Tramel: Why Cade Cunningham's ankle isn't Oklahoma State's only concern heading into Big 12 Tournament
Cade Cunningham stepped on Davion Mitchell’s foot and fell to the hardwood with 42.8 seconds left in a game that already was over. The season? We’ll see.
OSU’s freshman phenom suffered a rolled ankle, and it didn’t appear to be serious. But you never know. Nineteen Cowboy seasons ago, the marvelous Mo Baker suffered a sprained ankle, kept playing, but never was the same.
No reason to worry, primarily because it doesn’t help. Pray? Sure. Worry? Nope.
And if you pray, might as well throw in some appeals for Cunningham’s ballhandling. It’s the only flaw in his game. Cunningham gets a little lax with the roundball.
As we saw Thursday night. Baylor beat OSU 81-70 in a game that didn’t shouldn’t have dampened Cowboy post-season spirits. At least not until Cunningham played footsy with Mitchell.
OSU was in danger of getting blown out by the potent Bears, who are back in the saddle after a COVID-related layoff and rust. Instead, the Cowboys fought back and made it a game. Had a chance to win until the final couple of minutes.
Cunningham was sensational, like usual, and his teammates were solid. OSU didn’t rebound quite well enough, and Baylor’s offense was in high gear (51% shooting, 41% from 3-point range), as it should be. The 20-1 Bears are national-title contenders for a reason.
But OSU’s downfall was its turnovers; nine in each half. Baylor outscored the Cowboys 26-18 in points off turnovers, which essentially was the difference in the game. For all the angst over rebounding, OSU outscored the Bears 11-8 in second-chance points. Turnovers kept the Cowboys from a possible upset.
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And those turnovers often were unforced errors. Particularly Cunningham’s.
With 5½ minutes left in the game, OSU trailed 64-60. It was the only time in the final 32 minutes of the game that the Cowboys were as close as four points and had possession.
OSU ran a screen that put Baylor big man Jonathan Tchamwa Tchatchoua guarding Cunningham above the key. Tchatchoua is a 6-foot-8, 245-pound center who is a heck of an inside presence. But Tchatchoua could no more steal the ball from Cunningham than I could steal gold bricks from Fort Knox.
And Tchatchoua didn’t steal the ball. Cunningham gave it to him. Cunningham dribbled haphazardly, and when bouncing the ball from his left hand to his right, it somehow got away from Cunningham and into Tchatchoua's hands. Tchatchoua flipped the ball to Jared Butler, who got it to Macio Teague for a fast-break layup. Soon enough, Baylor had a nine-point lead, and the Cowboys were climbing uphill the rest of the game.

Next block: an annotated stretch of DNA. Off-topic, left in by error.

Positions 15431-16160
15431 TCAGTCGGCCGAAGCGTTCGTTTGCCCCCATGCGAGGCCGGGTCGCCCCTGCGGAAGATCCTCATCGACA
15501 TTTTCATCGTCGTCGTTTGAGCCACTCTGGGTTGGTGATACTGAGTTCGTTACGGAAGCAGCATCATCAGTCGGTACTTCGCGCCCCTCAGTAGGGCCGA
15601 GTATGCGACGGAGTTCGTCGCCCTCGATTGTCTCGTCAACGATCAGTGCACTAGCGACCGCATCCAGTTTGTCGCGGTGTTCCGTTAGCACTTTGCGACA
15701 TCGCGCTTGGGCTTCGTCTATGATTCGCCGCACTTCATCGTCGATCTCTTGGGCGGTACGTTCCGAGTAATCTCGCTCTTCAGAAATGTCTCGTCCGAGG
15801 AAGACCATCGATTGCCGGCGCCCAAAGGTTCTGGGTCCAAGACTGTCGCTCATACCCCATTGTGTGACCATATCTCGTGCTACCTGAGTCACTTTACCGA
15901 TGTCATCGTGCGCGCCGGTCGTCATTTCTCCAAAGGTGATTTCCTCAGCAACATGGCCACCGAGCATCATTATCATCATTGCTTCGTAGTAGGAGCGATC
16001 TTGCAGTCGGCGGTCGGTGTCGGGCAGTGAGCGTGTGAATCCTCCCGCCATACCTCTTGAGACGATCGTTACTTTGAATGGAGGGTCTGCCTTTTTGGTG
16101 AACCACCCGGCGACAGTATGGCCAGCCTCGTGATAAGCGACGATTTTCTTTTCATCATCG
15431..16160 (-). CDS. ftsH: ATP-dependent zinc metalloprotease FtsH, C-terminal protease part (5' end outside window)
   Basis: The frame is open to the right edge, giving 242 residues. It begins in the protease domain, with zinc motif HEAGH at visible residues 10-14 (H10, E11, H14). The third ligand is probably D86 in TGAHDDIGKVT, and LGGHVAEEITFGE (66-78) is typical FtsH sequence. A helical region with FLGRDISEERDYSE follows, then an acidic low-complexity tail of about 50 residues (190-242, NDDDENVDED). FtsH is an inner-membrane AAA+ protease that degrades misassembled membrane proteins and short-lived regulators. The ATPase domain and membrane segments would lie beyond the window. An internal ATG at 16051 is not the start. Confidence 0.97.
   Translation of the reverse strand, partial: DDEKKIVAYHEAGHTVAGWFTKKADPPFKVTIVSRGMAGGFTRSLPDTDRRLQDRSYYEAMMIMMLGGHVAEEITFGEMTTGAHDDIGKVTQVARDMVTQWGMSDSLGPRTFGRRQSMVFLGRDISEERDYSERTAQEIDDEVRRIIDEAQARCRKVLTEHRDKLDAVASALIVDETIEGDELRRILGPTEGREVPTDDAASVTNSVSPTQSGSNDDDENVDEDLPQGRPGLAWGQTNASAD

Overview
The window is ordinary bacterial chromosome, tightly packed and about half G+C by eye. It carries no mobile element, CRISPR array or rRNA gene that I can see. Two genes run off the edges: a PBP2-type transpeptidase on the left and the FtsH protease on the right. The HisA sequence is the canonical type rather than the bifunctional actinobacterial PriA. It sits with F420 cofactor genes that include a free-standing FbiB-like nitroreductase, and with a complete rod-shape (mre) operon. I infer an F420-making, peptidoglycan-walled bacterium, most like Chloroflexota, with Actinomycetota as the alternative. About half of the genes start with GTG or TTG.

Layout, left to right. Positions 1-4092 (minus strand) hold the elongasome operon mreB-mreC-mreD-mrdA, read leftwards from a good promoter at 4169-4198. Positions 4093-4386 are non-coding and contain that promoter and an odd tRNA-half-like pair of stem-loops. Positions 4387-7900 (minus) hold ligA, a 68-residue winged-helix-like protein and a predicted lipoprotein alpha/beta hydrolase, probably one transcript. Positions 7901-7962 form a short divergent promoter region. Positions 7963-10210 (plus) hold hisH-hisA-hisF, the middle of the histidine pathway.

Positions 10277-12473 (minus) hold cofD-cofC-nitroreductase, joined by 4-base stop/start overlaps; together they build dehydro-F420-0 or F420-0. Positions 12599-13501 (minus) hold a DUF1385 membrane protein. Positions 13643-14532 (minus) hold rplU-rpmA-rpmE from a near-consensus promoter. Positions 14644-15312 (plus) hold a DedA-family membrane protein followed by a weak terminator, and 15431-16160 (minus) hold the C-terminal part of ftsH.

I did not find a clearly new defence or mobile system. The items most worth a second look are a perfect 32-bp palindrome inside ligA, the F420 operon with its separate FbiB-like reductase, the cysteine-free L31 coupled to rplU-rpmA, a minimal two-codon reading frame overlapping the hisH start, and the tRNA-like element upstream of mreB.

“He knows he’s gotta take care of the ball better in that situation,” OSU coach Mike Boynton said.
Cunningham finished with five turnovers, and three came with virtually no defensive pressure, including a weak lob pass intended for Kalib Boone and a behind-the-back dribble that went askew while Cunningham was lightly guarded by Matthew Meyer, another forward with limited defensive chops on the perimeter.
“We can’t make that many mistakes against this caliber of team,” Boynton said. “Not this time of year. There’s too much urgency. Too many teams, they don’t want this thing to end.”
In conference play, OSU leads the Big 12 in turnovers per game, 15.9. The next three teams are Kansas State, Iowa State and TCU, the three squads that are not NCAA Tournament-bound.
Next in line are Texas (13.8), Baylor (12.6), West Virginia (12.6), Kansas (12.6), Texas Tech (10.7) and OU (10.3). That’s a difference of anywhere from two to five possessions per game. Two to five points per game. That’s the difference between winning and losing in the Big 12, and the same could be true in the NCAAs.
“The turnovers really killed us,” said OSU’s Avery Anderson. “That’s a possession we didn’t get a shot up. With those possessions, we could have been in the game.”
Cunningham otherwise was dominant: 24 points on 10-of-19 shooting, 4-of-8 on deep balls, with seven rebounds and four assists.
Pray for Cunningham’s ankle. And while you’re at it, pray for his handle, too.
Berry Tramel: Berry can be reached at 405-760-8080 or at email@example.com. He can be heard Monday through Friday from 4:40-5:20 p.m. on The Sports Animal radio network, including FM-98.1. Support his work and that of other Oklahoman journalists by purchasing a digital subscription today.